Let $V=\{p(x); \partial(p(x)<2\} \cup\{0\}$ a vector space, determine a inner product such that the basis $\{1,x,\frac{x^2}{2!}\}$ is orthonormal.

My solution:

I found the inner product: $<a_0 + a_1x+a_2x^2, b_0+b_1x+b_2x^2> = a_0b_0 + a_1b_1 + 4a_2b_2.$

this way we have $\{1,x,\frac{x^2}{2!}\}$ orthonormal basis...

But I would to solve this exercise using integrals or differential equations, how I do it?

  • $\begingroup$ $\partial$ is not a standard notation for the degree of a polynomial and you certainly mean $\partial(p) \leq 2$ when you wrote $\partial(p) < 2$. Also, $0$ is already a polynomial of degree at most $2$. $\endgroup$ Apr 7, 2019 at 23:41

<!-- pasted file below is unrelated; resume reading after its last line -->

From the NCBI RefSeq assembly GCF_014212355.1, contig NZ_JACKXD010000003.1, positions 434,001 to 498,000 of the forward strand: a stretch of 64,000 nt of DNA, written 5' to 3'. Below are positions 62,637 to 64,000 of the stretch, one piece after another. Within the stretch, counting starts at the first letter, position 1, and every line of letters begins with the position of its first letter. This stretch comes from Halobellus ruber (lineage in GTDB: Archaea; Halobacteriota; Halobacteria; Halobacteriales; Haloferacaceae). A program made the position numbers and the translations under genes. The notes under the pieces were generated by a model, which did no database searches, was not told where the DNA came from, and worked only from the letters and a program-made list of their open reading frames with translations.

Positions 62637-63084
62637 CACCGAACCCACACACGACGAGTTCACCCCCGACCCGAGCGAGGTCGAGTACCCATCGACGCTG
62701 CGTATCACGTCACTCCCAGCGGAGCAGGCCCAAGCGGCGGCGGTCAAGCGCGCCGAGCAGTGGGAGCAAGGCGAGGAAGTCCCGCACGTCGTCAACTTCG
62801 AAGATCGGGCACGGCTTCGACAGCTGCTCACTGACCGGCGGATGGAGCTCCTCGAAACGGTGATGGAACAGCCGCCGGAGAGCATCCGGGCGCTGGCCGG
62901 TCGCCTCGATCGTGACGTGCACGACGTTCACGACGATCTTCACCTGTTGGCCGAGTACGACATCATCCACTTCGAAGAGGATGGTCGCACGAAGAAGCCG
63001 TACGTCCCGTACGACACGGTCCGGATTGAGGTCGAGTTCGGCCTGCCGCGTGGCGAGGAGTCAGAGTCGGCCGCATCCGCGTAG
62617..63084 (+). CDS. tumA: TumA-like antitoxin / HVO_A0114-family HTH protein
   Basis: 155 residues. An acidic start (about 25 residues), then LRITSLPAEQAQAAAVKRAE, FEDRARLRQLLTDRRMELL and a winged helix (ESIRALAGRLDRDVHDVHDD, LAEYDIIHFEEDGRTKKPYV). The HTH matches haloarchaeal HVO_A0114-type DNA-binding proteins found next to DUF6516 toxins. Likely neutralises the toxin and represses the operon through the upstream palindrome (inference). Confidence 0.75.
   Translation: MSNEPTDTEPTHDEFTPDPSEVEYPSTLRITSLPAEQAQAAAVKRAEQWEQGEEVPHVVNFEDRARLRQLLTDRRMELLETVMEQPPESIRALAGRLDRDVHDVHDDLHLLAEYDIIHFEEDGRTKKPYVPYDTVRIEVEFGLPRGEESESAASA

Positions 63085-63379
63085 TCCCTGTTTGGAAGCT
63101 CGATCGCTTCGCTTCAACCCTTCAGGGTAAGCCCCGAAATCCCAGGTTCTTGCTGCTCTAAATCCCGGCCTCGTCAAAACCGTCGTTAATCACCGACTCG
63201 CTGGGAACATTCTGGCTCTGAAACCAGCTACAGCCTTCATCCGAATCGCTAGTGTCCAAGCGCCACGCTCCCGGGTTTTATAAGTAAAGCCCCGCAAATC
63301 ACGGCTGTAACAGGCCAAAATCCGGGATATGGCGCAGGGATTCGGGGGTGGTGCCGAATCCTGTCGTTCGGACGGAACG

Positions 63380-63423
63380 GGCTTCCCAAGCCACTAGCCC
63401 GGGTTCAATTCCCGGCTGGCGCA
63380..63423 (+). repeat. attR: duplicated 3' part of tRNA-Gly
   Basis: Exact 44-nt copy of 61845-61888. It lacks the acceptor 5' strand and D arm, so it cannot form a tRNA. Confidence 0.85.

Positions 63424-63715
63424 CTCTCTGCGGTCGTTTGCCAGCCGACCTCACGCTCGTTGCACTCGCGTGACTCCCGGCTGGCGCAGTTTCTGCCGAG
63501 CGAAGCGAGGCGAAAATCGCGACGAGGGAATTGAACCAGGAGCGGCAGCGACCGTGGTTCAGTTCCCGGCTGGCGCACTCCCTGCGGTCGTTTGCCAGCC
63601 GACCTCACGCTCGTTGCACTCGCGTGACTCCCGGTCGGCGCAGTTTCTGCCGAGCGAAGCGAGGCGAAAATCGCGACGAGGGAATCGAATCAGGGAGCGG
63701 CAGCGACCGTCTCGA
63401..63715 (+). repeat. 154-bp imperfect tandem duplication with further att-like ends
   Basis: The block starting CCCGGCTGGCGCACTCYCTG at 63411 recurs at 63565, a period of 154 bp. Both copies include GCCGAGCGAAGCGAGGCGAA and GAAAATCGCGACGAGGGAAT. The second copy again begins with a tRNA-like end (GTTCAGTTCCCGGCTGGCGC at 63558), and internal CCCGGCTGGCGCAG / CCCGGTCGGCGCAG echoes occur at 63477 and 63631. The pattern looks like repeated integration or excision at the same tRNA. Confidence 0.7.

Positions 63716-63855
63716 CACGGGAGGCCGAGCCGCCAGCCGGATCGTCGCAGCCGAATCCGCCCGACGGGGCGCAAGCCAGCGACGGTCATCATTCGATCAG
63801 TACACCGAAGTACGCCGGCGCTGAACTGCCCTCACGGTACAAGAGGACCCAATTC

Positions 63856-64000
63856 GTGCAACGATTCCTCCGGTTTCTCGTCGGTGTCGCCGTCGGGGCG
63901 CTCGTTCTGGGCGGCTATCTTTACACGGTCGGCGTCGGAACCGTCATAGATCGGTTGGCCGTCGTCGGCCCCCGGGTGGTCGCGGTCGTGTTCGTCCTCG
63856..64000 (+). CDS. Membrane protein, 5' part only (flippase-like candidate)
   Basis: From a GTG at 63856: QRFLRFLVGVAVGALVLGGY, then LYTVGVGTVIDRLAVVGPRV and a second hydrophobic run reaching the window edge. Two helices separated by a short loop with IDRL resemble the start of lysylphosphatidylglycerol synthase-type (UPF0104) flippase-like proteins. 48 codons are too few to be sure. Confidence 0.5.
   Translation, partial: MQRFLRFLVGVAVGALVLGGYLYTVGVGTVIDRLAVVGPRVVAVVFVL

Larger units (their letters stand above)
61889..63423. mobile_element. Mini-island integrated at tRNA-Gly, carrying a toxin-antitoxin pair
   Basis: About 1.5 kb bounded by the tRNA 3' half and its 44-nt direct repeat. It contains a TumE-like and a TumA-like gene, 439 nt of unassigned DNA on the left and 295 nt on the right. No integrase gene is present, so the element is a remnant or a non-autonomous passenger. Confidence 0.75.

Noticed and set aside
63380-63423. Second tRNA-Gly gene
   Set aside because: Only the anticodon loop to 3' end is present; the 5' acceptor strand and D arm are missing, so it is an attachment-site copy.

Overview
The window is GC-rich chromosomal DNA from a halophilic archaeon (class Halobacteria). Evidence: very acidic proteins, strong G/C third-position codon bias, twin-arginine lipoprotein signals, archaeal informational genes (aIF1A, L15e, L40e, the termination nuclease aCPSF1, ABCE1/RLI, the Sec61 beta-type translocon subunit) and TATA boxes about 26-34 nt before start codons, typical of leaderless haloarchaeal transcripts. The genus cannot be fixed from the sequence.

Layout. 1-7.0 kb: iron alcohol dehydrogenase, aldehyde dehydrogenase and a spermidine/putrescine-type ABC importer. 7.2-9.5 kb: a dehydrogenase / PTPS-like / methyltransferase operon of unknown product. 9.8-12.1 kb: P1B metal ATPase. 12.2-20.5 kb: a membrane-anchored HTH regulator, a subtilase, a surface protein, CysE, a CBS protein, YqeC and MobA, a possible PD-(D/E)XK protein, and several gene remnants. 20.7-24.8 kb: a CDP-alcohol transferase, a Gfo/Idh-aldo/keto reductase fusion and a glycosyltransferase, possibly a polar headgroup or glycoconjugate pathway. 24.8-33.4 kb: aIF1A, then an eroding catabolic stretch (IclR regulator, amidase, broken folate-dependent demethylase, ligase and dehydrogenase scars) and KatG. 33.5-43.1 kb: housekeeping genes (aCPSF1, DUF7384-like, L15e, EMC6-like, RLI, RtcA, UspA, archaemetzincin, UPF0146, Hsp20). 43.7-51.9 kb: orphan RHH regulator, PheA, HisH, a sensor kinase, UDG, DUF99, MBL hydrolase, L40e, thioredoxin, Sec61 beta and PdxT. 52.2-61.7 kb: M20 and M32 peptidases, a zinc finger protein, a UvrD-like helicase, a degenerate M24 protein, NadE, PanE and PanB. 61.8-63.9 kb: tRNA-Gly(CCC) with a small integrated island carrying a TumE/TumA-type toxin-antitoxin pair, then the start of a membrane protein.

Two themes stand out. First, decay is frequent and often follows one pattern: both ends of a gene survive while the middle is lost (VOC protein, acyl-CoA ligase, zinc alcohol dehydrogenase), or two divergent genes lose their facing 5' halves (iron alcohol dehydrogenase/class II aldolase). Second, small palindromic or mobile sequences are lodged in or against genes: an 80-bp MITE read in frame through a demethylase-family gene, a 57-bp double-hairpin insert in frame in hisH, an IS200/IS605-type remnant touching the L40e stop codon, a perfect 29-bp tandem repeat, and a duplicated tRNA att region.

1 Answer 1


Given $p(x) = a_0 + a_1 x + a_2 x^2$, we have $p(0) = a_0$, $p'(0) = a_1$, and $p''(0) = 2a_2$. Hence, $$\langle p, q \rangle = p(0)q(0) + p'(0)q'(0) + p''(0)q''(0).$$

  • $\begingroup$ thank you, like taylor polynomial $\endgroup$
    – Joãonani
    Apr 7, 2019 at 23:48
  • $\begingroup$ Exactly! Note that they wrote $\frac{x^2}{2!}$, instead of the (simpler) $\frac{x^2}{2}$. $\endgroup$ Apr 7, 2019 at 23:49

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